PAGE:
Static Apnea

A corridor of blue light directs the viewer toward the lone performer, standing behind glass and a microphone.
Is this short live theatre performance worth the risk of attending in person?

By Andrew Andrews

There’s no doubt that live theatre is going to be different as New York, the nation and the world work their way back to normal on the tails of COVID-19. We can all expect smaller performances, not only in terms of the size of the audience, but the size of the cast as well.

As a baby step, The American Vicarious takes small to the extreme with Static Apnea, a nine-minute performance by a cast of one, delivered to a single audience member in a shipping container, outfitted with lights, sounds, and a bit of a labyrinth—not to mention a solid glass wall separating the microphone-side performer from the speaker-side viewer.

A shipping container, disinfected between performances, has been specially configured as the venue. Hand sanitizer is provided for those entering and exiting the space.

Static Apnea can boast a pretty high production value, especially considering the zero-dollar price tag, current restrictions on proximity, and efforts that must be taken, not only to keep attendees safe, but to make us feel safe. Throughout the short performance, I didn’t perceive any risk of infection, and given the intimacy of the space, it’s impossible to not feel engaged with the actor on the opposite side of the glass.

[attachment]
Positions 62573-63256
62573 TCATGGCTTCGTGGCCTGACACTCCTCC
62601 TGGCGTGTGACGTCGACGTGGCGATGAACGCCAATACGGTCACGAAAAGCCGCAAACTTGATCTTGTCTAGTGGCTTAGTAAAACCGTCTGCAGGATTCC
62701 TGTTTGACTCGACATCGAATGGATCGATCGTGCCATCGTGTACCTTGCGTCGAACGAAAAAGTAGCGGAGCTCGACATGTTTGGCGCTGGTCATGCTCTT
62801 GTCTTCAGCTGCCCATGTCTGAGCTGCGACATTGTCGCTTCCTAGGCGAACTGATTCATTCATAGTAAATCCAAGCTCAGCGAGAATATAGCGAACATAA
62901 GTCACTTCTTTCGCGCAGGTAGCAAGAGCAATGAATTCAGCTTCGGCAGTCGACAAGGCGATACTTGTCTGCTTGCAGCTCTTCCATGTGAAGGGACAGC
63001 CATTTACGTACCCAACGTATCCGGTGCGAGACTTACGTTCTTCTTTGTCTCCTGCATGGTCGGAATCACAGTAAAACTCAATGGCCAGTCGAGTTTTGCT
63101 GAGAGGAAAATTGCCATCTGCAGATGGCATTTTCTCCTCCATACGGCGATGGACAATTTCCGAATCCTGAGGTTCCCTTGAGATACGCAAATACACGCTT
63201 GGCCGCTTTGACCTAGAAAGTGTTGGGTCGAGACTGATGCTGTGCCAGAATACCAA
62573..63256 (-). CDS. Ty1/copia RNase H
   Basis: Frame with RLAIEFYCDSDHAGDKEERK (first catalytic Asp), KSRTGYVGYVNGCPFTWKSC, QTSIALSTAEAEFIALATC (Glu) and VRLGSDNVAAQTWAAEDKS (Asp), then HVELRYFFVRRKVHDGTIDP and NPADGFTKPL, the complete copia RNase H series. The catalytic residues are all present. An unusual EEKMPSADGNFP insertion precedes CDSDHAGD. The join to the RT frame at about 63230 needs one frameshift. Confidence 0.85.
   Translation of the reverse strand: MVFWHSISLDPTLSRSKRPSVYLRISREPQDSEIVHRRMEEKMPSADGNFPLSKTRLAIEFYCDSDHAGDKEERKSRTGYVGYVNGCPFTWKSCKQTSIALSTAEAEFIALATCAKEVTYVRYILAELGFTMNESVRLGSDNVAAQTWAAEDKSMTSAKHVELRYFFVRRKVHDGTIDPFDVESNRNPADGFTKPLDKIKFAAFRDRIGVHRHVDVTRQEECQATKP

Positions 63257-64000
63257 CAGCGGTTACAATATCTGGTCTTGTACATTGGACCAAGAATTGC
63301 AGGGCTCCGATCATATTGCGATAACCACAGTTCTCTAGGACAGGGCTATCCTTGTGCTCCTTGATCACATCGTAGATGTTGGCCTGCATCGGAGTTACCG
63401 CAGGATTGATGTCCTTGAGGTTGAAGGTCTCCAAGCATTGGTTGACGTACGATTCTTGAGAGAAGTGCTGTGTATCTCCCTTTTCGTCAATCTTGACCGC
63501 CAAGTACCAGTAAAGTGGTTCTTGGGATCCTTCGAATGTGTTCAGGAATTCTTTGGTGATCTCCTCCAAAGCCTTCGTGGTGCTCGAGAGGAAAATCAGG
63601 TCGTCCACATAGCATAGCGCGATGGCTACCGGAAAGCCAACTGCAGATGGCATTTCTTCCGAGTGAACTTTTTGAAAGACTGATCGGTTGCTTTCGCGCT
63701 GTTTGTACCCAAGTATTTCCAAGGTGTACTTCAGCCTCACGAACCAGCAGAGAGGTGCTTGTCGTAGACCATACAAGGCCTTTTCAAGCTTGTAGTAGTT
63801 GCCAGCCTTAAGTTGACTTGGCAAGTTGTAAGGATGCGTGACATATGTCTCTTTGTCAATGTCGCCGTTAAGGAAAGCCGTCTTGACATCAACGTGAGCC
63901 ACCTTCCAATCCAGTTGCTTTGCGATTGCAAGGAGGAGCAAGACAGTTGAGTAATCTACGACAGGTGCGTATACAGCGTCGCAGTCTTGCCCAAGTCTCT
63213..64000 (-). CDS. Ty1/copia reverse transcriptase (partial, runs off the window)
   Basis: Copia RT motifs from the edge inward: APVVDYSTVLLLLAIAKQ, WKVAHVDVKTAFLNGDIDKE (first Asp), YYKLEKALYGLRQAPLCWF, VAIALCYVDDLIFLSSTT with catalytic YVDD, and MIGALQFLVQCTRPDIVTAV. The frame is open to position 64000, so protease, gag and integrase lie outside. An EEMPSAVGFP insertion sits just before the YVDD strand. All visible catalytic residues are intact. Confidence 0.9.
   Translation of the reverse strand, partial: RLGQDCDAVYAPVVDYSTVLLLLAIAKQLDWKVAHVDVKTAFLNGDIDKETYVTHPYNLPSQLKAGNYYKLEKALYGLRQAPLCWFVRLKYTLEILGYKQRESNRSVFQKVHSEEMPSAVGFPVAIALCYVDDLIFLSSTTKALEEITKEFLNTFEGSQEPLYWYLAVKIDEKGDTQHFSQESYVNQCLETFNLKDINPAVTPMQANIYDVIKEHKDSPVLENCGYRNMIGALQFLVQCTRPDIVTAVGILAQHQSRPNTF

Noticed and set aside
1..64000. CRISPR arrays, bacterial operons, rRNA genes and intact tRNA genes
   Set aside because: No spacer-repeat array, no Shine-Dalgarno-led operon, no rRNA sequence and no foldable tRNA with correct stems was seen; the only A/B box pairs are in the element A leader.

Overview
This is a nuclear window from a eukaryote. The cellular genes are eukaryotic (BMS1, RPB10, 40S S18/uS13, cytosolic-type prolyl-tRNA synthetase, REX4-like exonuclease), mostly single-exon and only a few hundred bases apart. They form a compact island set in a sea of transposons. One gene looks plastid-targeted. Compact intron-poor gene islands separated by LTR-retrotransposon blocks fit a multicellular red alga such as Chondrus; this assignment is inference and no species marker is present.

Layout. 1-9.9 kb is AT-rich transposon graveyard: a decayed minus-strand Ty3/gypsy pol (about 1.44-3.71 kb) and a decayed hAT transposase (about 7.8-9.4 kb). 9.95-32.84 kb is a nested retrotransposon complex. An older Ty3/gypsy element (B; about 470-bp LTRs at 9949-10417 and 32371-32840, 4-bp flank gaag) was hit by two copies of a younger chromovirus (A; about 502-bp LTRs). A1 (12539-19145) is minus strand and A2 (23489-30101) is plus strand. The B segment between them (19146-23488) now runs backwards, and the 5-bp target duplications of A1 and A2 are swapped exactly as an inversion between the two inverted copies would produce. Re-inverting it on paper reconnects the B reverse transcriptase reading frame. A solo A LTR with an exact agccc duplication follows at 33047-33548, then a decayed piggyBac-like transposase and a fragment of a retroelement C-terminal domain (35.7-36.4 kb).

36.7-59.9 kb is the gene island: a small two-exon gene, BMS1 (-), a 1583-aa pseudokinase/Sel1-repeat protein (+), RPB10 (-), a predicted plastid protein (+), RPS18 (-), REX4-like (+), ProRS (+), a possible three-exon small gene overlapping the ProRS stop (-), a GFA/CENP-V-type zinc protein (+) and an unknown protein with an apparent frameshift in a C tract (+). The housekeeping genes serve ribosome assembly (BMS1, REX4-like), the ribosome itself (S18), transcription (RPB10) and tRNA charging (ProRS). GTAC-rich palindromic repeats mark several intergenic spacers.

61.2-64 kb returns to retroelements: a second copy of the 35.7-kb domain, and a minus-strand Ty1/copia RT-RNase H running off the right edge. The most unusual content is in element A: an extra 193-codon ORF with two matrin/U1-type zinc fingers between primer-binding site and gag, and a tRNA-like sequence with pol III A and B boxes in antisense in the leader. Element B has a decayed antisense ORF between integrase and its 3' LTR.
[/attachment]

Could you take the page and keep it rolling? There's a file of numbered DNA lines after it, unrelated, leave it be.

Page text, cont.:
The delivery was flawless, accompanied by an ambiance of mood-setting lighting and enveloping sound.

The script itself is somewhat intriguing, but my mind did wander a bit from the monologue to my surroundings and the physical presence of the person before me. The ending was so anticlimactic that it actually passed me by, leaving me face to face with the performer in awkward silence for longer than it takes the G Train to arrive.

In a pre-COVID world, I wouldn’t recommend a special trip to Cobble Hill just for this short piece, although a few minutes checking out the exhibit by Steven and William Ladd in the adjoining galleries of the Invisible Dog Art Center certainly add value to the experience.

That said, we're no longer in a pre-COVID world and there aren’t many choices right now for those of us jonesing for live theatre. So for the mere opportunity to scratch that itch at no cost or significant risk, I do whole-heartedly recommend Static Apnea. You might not be amazed, but you won’t be disappointed.

3

Andrew Andrews attended Static Apnea at The Invisible Dog Art Center Special Shipping Container in Brooklyn on Saturday, September 12, 2020 @ 2:00pm to write this review.

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